Long-time Slashdot reader phalse phace quotes NBC News: Most don’t have bank passwords. Few have credit scores yet. And still, parts of the internet are awash in the personal information of millions of schoolchildren.
The ongoing wave of ransomware attacks has cost companies and institutions billions of dollars and exposed personal information about everyone from hospital patients to police officers. It’s also swept up school districts, meaning files from thousands of schools are currently visible on those hackers’ sites.
NBC News collected and analyzed school files from those sites and found they’re littered with personal information of children. In 2021, ransomware gangs published data from more than 1,200 American K-12 schools, according to a tally provided to NBC News by Brett Callow, a ransomware analyst at the cybersecurity company Emsisoft.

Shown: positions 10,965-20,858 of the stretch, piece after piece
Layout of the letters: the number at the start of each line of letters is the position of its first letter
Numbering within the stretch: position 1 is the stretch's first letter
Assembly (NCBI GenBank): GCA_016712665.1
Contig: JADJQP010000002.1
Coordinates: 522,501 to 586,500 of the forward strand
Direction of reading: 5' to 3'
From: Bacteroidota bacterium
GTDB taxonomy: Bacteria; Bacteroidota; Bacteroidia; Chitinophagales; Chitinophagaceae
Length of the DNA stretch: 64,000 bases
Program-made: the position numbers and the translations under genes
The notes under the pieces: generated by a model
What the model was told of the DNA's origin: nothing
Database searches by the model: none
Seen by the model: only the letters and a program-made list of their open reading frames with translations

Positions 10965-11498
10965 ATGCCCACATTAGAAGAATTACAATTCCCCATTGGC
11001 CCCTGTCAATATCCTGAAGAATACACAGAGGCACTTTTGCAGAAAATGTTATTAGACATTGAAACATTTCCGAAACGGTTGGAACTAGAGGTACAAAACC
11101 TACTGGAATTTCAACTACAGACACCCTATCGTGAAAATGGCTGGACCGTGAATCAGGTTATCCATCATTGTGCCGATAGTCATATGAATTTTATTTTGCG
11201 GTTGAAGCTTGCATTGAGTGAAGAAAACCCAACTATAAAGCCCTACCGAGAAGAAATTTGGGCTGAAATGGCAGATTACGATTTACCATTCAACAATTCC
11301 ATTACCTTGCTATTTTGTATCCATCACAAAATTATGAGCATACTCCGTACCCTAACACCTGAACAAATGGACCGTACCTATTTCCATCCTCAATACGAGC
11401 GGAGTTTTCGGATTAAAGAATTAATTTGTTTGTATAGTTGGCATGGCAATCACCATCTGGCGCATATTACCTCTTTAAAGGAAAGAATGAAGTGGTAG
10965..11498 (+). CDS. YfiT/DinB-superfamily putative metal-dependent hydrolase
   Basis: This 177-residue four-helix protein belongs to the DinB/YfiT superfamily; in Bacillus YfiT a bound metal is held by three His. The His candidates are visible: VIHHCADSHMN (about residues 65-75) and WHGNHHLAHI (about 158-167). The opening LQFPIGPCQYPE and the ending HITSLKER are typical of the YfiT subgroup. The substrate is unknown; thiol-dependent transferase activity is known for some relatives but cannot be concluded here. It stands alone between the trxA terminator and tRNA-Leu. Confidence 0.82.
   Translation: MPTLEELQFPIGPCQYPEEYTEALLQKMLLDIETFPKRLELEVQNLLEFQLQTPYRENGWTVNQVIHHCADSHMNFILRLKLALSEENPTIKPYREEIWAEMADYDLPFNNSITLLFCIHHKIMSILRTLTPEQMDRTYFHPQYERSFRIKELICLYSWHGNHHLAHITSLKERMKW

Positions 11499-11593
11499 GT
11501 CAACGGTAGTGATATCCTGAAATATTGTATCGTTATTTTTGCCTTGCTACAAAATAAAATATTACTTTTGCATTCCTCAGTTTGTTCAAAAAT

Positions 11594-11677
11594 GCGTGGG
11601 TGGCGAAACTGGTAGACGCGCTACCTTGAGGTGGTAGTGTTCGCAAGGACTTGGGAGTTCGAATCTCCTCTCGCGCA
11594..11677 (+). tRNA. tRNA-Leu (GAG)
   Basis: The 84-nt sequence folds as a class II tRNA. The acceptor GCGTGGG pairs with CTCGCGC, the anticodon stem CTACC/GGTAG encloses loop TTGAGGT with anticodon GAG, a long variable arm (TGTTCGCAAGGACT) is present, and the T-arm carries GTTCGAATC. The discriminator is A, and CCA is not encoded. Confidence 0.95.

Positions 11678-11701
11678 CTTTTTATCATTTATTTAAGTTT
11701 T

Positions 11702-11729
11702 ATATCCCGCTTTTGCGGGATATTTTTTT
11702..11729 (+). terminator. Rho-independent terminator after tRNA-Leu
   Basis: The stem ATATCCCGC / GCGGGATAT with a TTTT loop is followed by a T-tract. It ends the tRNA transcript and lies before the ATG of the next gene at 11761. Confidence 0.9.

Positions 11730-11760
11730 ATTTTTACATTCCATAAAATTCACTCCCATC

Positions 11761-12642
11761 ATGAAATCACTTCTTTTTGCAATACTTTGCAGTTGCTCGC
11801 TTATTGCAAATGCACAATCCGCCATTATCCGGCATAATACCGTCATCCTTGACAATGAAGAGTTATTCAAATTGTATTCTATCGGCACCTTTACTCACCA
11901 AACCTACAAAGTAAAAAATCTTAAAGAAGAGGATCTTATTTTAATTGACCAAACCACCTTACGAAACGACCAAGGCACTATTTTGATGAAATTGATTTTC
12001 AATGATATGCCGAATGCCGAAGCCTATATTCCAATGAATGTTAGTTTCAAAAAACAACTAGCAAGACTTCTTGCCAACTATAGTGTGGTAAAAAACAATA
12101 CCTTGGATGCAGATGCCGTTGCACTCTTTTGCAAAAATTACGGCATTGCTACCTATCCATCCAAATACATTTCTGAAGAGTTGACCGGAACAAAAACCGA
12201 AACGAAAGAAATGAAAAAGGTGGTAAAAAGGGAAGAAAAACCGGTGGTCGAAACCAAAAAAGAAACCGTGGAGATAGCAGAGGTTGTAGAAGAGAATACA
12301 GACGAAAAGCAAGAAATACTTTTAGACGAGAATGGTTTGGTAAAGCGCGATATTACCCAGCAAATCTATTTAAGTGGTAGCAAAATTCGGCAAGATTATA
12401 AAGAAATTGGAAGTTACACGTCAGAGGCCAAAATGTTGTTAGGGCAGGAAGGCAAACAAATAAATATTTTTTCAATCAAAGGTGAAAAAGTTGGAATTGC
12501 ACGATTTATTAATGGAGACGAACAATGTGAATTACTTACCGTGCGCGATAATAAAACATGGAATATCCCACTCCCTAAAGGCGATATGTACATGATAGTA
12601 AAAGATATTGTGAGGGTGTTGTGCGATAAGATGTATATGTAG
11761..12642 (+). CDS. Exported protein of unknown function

Some schools contacted about the leaks appeared unaware of the problem. And even after schools are able to resume operations following an attack, parents have little recourse when their children’s information is leaked. Some of the data is personal, like medical conditions or family financial statuses. Other pieces of data, such as Social Security numbers or birthdays, are permanent indicators of who they are, and their theft can set up a child for a lifetime of potential identity theft.